Today, India is a young country and we need to ensure that the demographic dividend doesn’t turn into a demographic disaster. We need a different kind of education in the 21 century.

This conventional education of arts, science and commerce is creating educated unemployment. What we need is skills development and every youth between the age of 18 and 35 must have some skills.

Geeta Nair: You are setting up a Skill Development University in Madhya Pradesh. How will it be different from other skill development universities that we hear of?

Yes, my daughter Swati is heading it and we have entered into a partnership with German universities. She has signed up MoUs with a lot of industries and students will be allowed to spend time in those companies.

Today, students spend 60 per cent of their time in classrooms, whereas in this programme, they will be spending 70 per cent of their time in the industry and only 30 per cent in the classroom.

The applied education concept in Germany is close interaction between the industry and academia. Sometimes, experts working in the industry are teachers in skill development or university of applied sciences.

Manoj More: You spoke about the change in education. Lately, there has been an attempt to saffronise education. Your take on it.

I would not like to comment on it. It’s a personalised issue. I’m teaching Botany, can you saffronise it? How can you bring ideology of a political party in a subject that has nothing to do with politics. It is something which is impossible.

Sunanda Mehta: There are instances of change of History references.

One thing I have no idea is how to saffronise education, barring humanities, where maybe they can introduce their heroes and views.

Geeta Nair: The fees structure at private institutions is so high. At Symbiosis at least, fees are in lakhs. It has become very elitist. How can you make it more affordable?

When Symbiosis doesn’t take donations and attracts good faculty, then infrastructure has to be good and teachers have to be paid decently. It is impossible to give quality education in less fees.

But now some solution is emerging with banks offering loans to students. They even give them a two-year moratorium where repayment starts after getting a job. Besides, not one student has come to me with a request for fee waiver. Today, with increase in salaries and nuclear families, parents don’t mind spending.

Geeta Nair: Why is only 20 percent of the youth in higher education? There is obviously some gap in affordability and access to education. As a visionary, can you come up with a model to increase gross enrollment ratio?

You mean increase in GER? It can be done, provided the government has a will. I say in 1947, India got political freedom. In 1991, we got economic freedom. What about educational freedom?

In education, there is a permit system. There are at least 14 councils that control higher education. There is a Bar Council of India for law, AICTE for technical education, Pharmacy Council for pharmacy and each one has a set regulations and it is the UGC and the government which decide what should be the standard of passing and other regulations.

You try to start an engineering college and you will realise how many committees you have to face. Personally, I feel that yes there should be one regulatory authority but not controlling authority. Interference from the government must stop.

Alifiya Khan: You mentioned 14 different councils but there have been instances of infighting between them.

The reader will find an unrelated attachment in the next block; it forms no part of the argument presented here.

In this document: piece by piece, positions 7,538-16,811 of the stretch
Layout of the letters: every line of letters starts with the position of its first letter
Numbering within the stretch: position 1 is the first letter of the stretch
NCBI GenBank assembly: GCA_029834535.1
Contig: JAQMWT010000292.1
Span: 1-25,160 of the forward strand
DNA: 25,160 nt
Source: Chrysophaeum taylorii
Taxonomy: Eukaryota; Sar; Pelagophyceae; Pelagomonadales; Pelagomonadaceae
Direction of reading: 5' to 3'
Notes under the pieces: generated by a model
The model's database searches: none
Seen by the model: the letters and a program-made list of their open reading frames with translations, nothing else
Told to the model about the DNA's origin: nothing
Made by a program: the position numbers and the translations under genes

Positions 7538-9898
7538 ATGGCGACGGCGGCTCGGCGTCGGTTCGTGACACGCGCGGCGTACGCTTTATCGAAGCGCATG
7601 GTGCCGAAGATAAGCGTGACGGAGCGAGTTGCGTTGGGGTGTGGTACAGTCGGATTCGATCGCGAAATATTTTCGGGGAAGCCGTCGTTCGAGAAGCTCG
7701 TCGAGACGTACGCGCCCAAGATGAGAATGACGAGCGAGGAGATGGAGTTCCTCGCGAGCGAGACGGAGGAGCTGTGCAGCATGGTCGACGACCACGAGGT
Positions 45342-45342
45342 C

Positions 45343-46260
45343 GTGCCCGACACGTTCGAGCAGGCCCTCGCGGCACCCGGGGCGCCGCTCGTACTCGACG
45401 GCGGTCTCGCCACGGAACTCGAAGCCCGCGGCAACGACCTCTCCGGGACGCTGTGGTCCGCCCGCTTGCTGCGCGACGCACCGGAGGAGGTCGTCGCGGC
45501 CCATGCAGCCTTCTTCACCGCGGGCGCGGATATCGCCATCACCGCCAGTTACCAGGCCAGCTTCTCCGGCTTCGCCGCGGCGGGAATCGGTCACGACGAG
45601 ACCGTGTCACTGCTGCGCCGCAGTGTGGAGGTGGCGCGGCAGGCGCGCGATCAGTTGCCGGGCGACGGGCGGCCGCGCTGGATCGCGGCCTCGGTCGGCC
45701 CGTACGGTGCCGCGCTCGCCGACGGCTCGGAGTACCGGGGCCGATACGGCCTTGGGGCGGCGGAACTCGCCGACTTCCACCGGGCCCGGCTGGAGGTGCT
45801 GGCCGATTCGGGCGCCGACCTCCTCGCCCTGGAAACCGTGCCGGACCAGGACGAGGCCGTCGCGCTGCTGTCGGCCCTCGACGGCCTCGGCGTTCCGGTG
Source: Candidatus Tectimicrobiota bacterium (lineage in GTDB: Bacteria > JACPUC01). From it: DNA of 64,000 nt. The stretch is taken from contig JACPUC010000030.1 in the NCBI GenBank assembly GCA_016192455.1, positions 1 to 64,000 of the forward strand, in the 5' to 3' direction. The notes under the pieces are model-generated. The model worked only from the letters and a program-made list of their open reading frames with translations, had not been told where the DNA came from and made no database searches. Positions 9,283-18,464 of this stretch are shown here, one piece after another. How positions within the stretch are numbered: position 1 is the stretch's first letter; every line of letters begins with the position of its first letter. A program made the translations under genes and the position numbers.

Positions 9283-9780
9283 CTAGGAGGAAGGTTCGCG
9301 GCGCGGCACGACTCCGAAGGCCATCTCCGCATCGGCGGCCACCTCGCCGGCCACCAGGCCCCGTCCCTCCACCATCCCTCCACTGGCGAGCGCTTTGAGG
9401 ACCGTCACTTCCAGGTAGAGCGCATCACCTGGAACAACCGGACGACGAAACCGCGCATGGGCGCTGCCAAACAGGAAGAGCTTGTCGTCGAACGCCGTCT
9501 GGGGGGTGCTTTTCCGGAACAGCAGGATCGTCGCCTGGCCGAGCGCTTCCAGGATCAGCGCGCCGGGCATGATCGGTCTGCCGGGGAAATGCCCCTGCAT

Yes, if you see architecture course, the Architecture Council says we are the final authority, but the AICTE says that since it is technical course, they are the authority.

Nisha Nambiar: Have you proposed anything to the government for doing away with these multiple regulatory bodies?

Now, there is only one hope, the new National Education Policy and all educationists have turned attention to it. All universities must pay attention and fortunately we have a good HRD Minister from Pune.

Alifiya Khan: There has been a lot of talk that the new education policy pays attention mostly to state and central universities, while private and deemed universities are largely ignored. Your comment.

Personally, I feel the government looks at private and deemed universities with suspicion. They feel deemed universities are substandard, family universities and for minting money. I won’t say all are good. But can you say all public universities which survive on government funds are good and impart quality education?

But the fact remains that when it comes to world rankings, private universities find top places. The concept of private universities is very new in India, as it came up only in the 1990s.

Geeta Nair: What about foreign universities coming to India?

Personally, I feel foreign universities must come to India and they must compete with Indian universities. From competition, quality is born. What happened with the economy in 1991, must happen with education.

Sunanda Mehta: How serious is the drug scene in Pune and what is the solution for it? It is pretty serious and both boys and girls are indulging in it. But most college managements refuse to accept it. It’s a wrong attitude. Unless they accept that it exists, how will we find a solution to it?

Parents are the solution. They are also to blame. They send kids to Pune but rather than hostels, they put them up in flats. They give Rs 30,000 to Rs 50,000 in pocket money.

Alifiya Khan: A lot of foreign students come to India. We often hear their complaints of ill-treatment especially by authorities.

Foreign students face several problems. Most foreign students come from other Asian countries to study undergraduate courses and they are not from rich families.

Instead of experiencing a cultural thrill, they experience a cultural shock. It is true that we don’t treat them sympathetically and their numbers are coming down by the day. It is a sad situation.

Transcribed by Alifiya Khan